Thursday, December 13, 2012

A look back at 2012

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Grass-fed lamb in our pasture

For those of you who have been following our progress this year, most of this will be a repeat and you have my permission to skip this post.

But since we still receive a fair number of questions from friends and family such as, "Why did you decide to move to Michigan?" (we're in Wisconsin actually...) we thought a little 2012 recap would be nice for those who'd like to catch up on the missing pieces from the past year.

Our 2012 story actually begins in Dec. of 2011, when we stuffed everything we owned into three storage units, tucked our chickens, 'pacas and cats into various homes and farms across three states, and moved to a Hawaiian coffee farm for the winter.

If you're extremely bored over Christmas vacation you can read all of our Hawaiian adventures here.

We returned to the mainland  in mid-Feb. and spent two weeks madly catching up on farm bookkeeping and taxes.  On March 4th we loaded up our 3 cats into our old Suburban and put Old Yeller on our 16' flatbed trailer.

One flat trailer tire, one pet-friendly hotel, two days of driving, four states and 916 miles later we arrived a bit disheveled but intact in Southwestern WI, lodging at our friend's farm, staying in the very same bunkhouse where I spent most of last summer interning and shopping for a farm.

Alpacas grazing up near the ridge overlooking the farm

On June 1st we signed the papers on our very own farm near Kendall, WI, population 476.

A 100-year old crooked farmhouse and 40 acres of paradise that I still can't believe we actually own.

By this time in addition to our flock of chickens, three cats and four alpacas we had also accrued a flock of 13 market lambs.

{I just did the math... that's 11 chickens + 4 alpacas + 3 cats + 13 market lambs = 31 animals... before we even had a farm!}

New peeps in a stock tank brooder

The rest of the summer was spent in a craze of farm-related activities such as:
  • shearing alpacas
  • trimming hooves and treating foot rot in the lambs
  • {insert the above statement between every statement below} 
  • hauling water by hand from a faucet on the house in 5-gallon buckets
  • {insert the above statement between every statement below}
  • ordering electric net fences and solar fence chargers for moving the lambs around the property
  • mowing fence lines for new paddocks and moving the lambs to a new paddock every other day
  • {insert the above statement between every other statement below}
  • building another mobile chicken coop
  • opening Serendipity Bakery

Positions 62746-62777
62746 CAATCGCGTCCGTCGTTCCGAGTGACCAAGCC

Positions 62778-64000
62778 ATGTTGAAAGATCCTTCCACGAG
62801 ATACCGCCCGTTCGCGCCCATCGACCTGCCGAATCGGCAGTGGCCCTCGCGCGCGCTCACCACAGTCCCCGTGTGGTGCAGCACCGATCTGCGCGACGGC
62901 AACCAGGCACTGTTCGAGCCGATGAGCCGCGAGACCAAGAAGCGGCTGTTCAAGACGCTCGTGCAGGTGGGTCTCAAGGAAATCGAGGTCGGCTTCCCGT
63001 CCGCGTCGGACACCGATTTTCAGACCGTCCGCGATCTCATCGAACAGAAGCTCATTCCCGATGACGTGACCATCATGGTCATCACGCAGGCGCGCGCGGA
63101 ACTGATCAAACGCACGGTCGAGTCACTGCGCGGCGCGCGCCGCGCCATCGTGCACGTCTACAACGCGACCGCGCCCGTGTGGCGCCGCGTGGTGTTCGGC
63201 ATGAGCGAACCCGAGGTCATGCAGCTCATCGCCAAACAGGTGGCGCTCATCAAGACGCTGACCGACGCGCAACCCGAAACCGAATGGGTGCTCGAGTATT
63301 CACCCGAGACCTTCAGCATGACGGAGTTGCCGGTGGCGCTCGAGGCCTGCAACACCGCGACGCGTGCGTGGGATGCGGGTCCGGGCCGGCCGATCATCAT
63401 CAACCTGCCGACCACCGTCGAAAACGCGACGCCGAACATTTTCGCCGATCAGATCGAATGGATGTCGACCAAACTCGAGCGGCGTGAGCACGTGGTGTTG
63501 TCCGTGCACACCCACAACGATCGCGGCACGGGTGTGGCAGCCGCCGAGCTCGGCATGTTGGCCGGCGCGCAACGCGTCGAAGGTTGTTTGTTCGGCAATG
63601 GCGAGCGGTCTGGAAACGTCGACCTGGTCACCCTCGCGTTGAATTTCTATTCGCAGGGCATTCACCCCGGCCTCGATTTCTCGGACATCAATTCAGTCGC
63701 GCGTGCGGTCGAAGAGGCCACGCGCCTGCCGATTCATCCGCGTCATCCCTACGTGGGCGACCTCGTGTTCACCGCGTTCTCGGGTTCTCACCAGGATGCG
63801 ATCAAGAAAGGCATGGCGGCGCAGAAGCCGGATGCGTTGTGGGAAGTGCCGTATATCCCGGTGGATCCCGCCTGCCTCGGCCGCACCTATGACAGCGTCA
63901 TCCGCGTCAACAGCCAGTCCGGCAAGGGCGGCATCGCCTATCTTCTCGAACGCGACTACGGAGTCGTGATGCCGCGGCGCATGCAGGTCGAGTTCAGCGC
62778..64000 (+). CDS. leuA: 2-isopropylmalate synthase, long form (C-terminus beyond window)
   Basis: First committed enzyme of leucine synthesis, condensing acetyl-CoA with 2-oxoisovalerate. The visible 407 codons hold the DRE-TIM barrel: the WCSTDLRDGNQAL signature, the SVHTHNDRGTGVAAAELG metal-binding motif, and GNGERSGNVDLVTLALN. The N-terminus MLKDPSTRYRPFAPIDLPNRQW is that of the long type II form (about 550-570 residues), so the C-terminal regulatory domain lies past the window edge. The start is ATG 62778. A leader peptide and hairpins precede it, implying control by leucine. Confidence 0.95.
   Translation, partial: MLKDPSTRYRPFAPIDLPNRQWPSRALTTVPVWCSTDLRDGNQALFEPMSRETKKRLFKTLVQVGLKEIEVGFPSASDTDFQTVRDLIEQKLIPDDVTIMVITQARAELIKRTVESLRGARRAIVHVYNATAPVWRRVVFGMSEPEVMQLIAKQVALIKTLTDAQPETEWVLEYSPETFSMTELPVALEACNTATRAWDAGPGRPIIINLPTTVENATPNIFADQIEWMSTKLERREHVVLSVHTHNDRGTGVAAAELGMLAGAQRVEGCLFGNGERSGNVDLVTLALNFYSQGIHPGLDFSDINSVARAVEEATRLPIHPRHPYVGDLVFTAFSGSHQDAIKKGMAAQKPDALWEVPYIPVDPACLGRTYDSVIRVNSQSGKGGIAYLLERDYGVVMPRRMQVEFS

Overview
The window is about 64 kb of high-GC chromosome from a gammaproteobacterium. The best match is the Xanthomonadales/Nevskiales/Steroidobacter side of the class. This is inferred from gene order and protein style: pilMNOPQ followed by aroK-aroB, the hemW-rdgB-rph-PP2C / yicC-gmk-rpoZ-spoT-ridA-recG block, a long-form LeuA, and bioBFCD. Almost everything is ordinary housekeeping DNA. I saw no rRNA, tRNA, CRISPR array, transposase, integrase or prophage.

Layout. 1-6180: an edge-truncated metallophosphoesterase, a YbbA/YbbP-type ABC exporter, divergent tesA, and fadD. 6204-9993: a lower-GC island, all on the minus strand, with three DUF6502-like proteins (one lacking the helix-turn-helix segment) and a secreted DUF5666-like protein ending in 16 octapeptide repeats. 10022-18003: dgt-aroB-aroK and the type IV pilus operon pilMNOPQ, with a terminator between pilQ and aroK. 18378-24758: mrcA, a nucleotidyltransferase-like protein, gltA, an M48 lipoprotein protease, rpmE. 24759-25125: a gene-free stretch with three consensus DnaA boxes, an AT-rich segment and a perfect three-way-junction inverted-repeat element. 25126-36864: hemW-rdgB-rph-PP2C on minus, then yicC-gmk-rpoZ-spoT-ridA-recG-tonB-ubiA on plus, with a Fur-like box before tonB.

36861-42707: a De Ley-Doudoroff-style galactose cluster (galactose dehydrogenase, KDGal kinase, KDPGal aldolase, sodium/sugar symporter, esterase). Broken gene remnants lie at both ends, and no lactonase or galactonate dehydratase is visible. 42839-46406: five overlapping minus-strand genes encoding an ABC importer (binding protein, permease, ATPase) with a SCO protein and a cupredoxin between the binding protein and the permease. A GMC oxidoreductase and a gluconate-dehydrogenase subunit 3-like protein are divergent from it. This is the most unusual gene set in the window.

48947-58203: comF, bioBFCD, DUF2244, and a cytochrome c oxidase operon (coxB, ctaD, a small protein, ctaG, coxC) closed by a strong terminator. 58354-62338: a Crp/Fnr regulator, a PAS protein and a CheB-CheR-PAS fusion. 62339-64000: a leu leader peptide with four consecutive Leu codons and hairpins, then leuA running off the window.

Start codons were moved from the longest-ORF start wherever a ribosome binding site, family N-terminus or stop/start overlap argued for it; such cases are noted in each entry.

• selling cheesecakes, alpaca products and other farm goodies at the Cameron Park Farmer's Market in La Crosse every sweltering Friday afternoon all summer long... 
  • building a mobile chicken tractor for pastured broilers
  • shearing lambs
  • making hay 
  • running up to the ridge after a rain to catch a huge rainbow covering the sky over the farm, or running up there in the early morning to catch the fog still down in the valleys
  • moving the chicken coops every day and moving electric netting for the day-ranging chickens every week 
  • being startled by the intensity of the stars in a place with almost no light pollution
  • raising a batch of 64 newly hatched Jumbo Cornish Cross broiler chickens (moving their pen 2-3 times/day)
  • raising a batch of 18 newly hatched laying chickens
  • raising a batch of five Guinea fowl 
  • raising a batch of four turkeys 
  • enjoying the unending chorus of summer frogs and cicadas
  • losing my job (layoff)
  • panicking about losing our new farm
  • getting a new job with Pathway Health (electronic health record consultant and software trainer)
  • listening to the mournful howl of coyotes at night, and trying to remember if I tested all the electric fences that day
  • sweetie going back to work for Accenture in Minneapolis after an 8 month LOA 
  • sitting on the back porch watching the light fade and contemplating my perfect life
  • learning how to butcher and skin 64 broiler chickens and the security of having a year's supply of locally-raised, grass-fed meat in our freezers
  • canning a year's supply of spaghetti sauce
  • selling cheesecakes, alpaca products and lamb meat at the winter Cameron Park Farmer's Market in La Crosse through mid-December
  • watching orange winter sunrises and pink winter sunsets
  • collapsing into a heap and sleeping through January
Kali and sweetie

What has surprised me the most after this crazy, busy year is not the convoluted way in which we both arrived at the realization that we belong on this farm.

Nor the crazy, convoluted way we're learning how to run things on this farm. 

It is rather, after four decades of restlessness, two decades of moving on average every two years to a new home, always feeling like I was still looking for "something," I have finally found what I was searching for.

A place to sink my hands deep into the soil and my roots deep into the land.

A place to finally and, hopefully forever, call Home.

Cheers -

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